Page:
There’s seemingly a constant conversation, particularly with those involved in legacy financial institutions, about how cryptocurrency can be – to a certain degree – “de-risked.” Can government mining, or merely taxation structure, address this?
While many traditional financial players that are not crypto-first, but are crypto-adjacent (take Visa as a prime example) are relying on the use of stablecoins like USDC as their main pillar of transactions, there are other conversations happening about how crypto risk can be managed.
Government bodies are always looking to get a piece of the pie; a large pitch of the state-by-state legalization of marijuana or sports gambling throughout the U.S. was the substantial tax revenue that states wouldn’t be seeing otherwise. In fact, just last month the Wall Street Journal published a piece outlining how governments across the globe are getting more involved in mining royalties and taxation, including a new silver and gold tax for mines in Nevada that went into effect last month. Taxation is the root of the domestic discussion around crypto for U.S. policy as we speak
Government Mining: Is It Feasible?
Feasibility is of course, the first question to come to mind. Would governmental bodies have the capacity and know-how to truly execute crypto mining? The red tape is flowing.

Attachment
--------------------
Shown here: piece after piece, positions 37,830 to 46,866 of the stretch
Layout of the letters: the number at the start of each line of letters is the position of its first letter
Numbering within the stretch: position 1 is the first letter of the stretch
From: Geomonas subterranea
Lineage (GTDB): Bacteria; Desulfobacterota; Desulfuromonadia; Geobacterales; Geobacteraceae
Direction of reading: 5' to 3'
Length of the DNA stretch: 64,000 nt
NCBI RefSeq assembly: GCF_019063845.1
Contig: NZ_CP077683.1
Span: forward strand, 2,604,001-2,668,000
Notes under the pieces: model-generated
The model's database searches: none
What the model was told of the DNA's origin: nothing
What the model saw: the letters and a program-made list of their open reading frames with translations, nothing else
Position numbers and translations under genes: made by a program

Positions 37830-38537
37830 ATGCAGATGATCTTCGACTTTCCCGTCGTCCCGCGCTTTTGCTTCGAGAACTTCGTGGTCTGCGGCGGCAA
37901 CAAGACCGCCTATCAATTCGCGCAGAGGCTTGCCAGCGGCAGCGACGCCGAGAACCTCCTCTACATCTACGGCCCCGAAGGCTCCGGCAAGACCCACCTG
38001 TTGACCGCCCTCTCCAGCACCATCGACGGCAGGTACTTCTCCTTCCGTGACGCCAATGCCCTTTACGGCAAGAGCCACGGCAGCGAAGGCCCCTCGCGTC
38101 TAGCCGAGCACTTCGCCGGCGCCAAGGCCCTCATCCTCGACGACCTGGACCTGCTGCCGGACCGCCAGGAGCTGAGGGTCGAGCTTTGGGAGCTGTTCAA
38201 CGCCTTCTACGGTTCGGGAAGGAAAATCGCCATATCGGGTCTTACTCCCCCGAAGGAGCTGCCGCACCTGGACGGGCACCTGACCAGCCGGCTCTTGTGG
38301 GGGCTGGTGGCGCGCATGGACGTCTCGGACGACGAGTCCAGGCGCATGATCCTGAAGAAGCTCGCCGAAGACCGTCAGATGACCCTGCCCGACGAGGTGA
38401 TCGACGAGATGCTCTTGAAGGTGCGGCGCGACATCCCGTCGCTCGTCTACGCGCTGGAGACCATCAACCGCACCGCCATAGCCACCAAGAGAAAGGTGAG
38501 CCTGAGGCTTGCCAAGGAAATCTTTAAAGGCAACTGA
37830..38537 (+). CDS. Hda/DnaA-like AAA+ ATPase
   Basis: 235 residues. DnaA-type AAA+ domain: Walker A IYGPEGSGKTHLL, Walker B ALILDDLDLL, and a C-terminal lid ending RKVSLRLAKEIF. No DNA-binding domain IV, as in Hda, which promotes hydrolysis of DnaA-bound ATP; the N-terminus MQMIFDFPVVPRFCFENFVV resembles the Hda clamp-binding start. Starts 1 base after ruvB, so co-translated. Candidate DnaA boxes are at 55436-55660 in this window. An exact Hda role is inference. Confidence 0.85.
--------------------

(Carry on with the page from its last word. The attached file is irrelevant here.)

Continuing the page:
However, some argue that in fact, Bitcoin (and broader crypto) mining is becoming more and more adjacent to the likes of utilities and traditional mineral mining. Independent investment writer Natasha Che argued that indeed, crypto mining could be “the easiest way to de-risk Bitcoin.” Che makes some apt comparisons between the industries at that, noting that all of the aforementioned categories:
- need heavy capex investments
- have large economies of scale
- and have strategic geographic importance
Che goes on to show that Bitcoin mining and gold mining actually have very similar geographical distributions. Furthermore, state involvement actually ends up getting deeper than sheer taxation. Che notes that because governments often own underlying natural resources and land, government bodies can directly control substantial portions of mineral mining resources.
The same applies for utilities like gas, water, and electric as well. For many regions across the globe, there are more publicly-owned utilities than privately-owned ones, Che shows.
The final point Che presents is that arguably the most intensive resource needed to mine Bitcoin, or any crypto really, is capital. “From both revenue and public-good motives, there are strong reasons for governments to get into the game, by either increasing taxes and royalties on miners, or by owning mining facilities directly,” says Che.
Feasibility aside, the biggest pushback here from long-time crypto advocates has been that this arguably runs against Bitcoin’s very decentralized nature. However, with increased exposure and adoption over time, some degree of the discussion here is inevitable.